This column was inspired by a client of mine who told me it takes two to tango. To quote him directly, “Of course, it takes two to tango, and for every PR who is parasiting on their client, there is a journo who is doing the same.
“How about the fearless reporters who get the day to attend a conference, spend 10 minutes in the first session and disappear?
“How about the editors who fill space with ‘Staff Writer’ contributions, pretending they are news instead of PR?
“How about the journos who can’t be bothered to check where people work or what their position is? I guess it’s why it’s called ‘trade press’ Ã¢Â€Â“ I trade space in my publication for something from you (advertising, free food, free drink, free gadgets, free trip to anywhere in the world…).”
And how true it is. There is a bravado that runs through the media: “We’re the media… no one tells us what to do! We take all the freebees but publish whatever we want to.”
While PR practitioners might not hate the media for the stance, it can make their lives very difficult.
Some publications won’t look at press releases. They only publish original content and their journalists have to slave out in the marketplace just to make deadline. They might hail this as the purest form of journalism but hang on just one minute…
I remember what it was like as a journalist to get a few hundred emails a day, many of which were worth deleting and a ton of event invites too. But that does not negate the fact that there are some great PR practitioners out there who are getting some great content out of their clients and passing it on to the media and organising some events that are well worth attending.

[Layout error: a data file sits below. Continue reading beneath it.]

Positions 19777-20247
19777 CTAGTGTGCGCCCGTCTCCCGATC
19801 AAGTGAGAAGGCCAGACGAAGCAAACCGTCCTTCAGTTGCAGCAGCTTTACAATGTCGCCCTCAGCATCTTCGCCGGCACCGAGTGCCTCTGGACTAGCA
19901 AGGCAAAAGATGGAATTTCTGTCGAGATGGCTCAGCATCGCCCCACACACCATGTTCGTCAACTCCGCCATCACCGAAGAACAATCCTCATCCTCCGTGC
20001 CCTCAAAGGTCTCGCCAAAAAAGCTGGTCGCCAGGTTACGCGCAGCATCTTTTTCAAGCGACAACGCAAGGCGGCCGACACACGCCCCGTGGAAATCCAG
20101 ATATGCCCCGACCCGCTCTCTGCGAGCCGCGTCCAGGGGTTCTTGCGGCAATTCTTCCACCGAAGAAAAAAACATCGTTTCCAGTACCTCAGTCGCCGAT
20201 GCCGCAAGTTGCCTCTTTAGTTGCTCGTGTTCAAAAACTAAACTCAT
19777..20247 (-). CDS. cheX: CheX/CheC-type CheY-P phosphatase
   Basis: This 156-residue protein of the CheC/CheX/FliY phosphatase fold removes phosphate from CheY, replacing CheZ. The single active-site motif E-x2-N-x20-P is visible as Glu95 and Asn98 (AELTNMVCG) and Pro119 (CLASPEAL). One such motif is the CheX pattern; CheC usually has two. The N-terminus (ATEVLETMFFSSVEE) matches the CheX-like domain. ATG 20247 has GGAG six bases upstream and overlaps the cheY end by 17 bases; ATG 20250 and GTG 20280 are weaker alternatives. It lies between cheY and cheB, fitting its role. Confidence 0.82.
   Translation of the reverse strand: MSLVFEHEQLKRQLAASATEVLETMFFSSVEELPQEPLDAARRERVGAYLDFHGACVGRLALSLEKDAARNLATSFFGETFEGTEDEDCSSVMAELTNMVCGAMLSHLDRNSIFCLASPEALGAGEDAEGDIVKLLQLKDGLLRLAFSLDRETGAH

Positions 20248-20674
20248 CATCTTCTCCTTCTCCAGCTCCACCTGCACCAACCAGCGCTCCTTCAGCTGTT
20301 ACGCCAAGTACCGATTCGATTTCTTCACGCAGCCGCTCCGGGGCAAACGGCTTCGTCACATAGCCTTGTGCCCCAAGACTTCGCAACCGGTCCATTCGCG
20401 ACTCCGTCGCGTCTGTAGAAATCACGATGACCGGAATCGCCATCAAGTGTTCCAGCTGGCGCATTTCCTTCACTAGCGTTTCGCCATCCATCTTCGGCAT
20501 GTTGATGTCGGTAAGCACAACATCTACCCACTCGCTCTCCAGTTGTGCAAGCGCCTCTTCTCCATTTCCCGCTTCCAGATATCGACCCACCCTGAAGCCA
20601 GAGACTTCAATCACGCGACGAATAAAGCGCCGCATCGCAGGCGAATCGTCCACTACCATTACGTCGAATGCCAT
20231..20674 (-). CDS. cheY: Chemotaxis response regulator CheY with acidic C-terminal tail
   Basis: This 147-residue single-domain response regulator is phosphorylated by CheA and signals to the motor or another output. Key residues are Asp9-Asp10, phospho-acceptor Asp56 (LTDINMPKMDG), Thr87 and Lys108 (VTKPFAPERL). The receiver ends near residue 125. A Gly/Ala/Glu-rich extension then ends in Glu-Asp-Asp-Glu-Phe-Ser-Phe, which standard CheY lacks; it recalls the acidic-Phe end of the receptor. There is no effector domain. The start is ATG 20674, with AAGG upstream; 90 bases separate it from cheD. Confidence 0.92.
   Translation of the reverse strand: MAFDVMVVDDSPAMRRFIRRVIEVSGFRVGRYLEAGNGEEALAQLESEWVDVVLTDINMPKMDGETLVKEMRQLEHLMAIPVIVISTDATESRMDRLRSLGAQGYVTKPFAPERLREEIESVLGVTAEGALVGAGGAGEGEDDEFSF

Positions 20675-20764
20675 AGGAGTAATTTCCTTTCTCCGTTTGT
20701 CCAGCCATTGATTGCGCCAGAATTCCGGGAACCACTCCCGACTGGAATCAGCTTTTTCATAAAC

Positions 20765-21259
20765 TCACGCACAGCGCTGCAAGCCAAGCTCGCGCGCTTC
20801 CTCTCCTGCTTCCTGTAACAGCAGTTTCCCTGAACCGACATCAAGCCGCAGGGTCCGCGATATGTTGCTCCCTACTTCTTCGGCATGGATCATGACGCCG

Dammit, those releases are worth reading and those events are worth attending and sometimes I pull out what little hair I have left when journalists shrug such content and invites aside.
Many companies are doing amazingly newsworthy things that journalists would never hear about were it not for PR practitioners. I have two technology clients who have created world firsts. Journalists hate the term, labelling it as PR mush.
It’s newsworthy that two SA companies are doing work that is revolutionising their industries, which have far-reaching effects for consumers. I don’t spam the journalists, I don’t nag them on the phone, I don’t use “PR speak” they don’t like in their releases and I never send them nonsense. So why don’t they just make the effort?
There is an element of journalists hiding behind their freedom of the media mantra while they alienate the people they should be developing as key sources; people who could give them exclusives that they would otherwise not have had and, like the poor work done by some PR practitioners, it’s damaging the industry.
The PR practitioner/journalist relationship will always be a difficult one because the media pay not one cent for the content they receive. Companies are therefore obliged to pick up the bill and pay agencies to interact with the media.
Yes, there is always the danger that companies will try to pressure their agencies into saying certain things and the media resisting such content to maintain independence.
But the bridge between companies and the media is built by PR practitioners and if the media did more to invest in that bridge and abused it less then they may find their daily effort to find news that is worth reading about a lot less strenuous.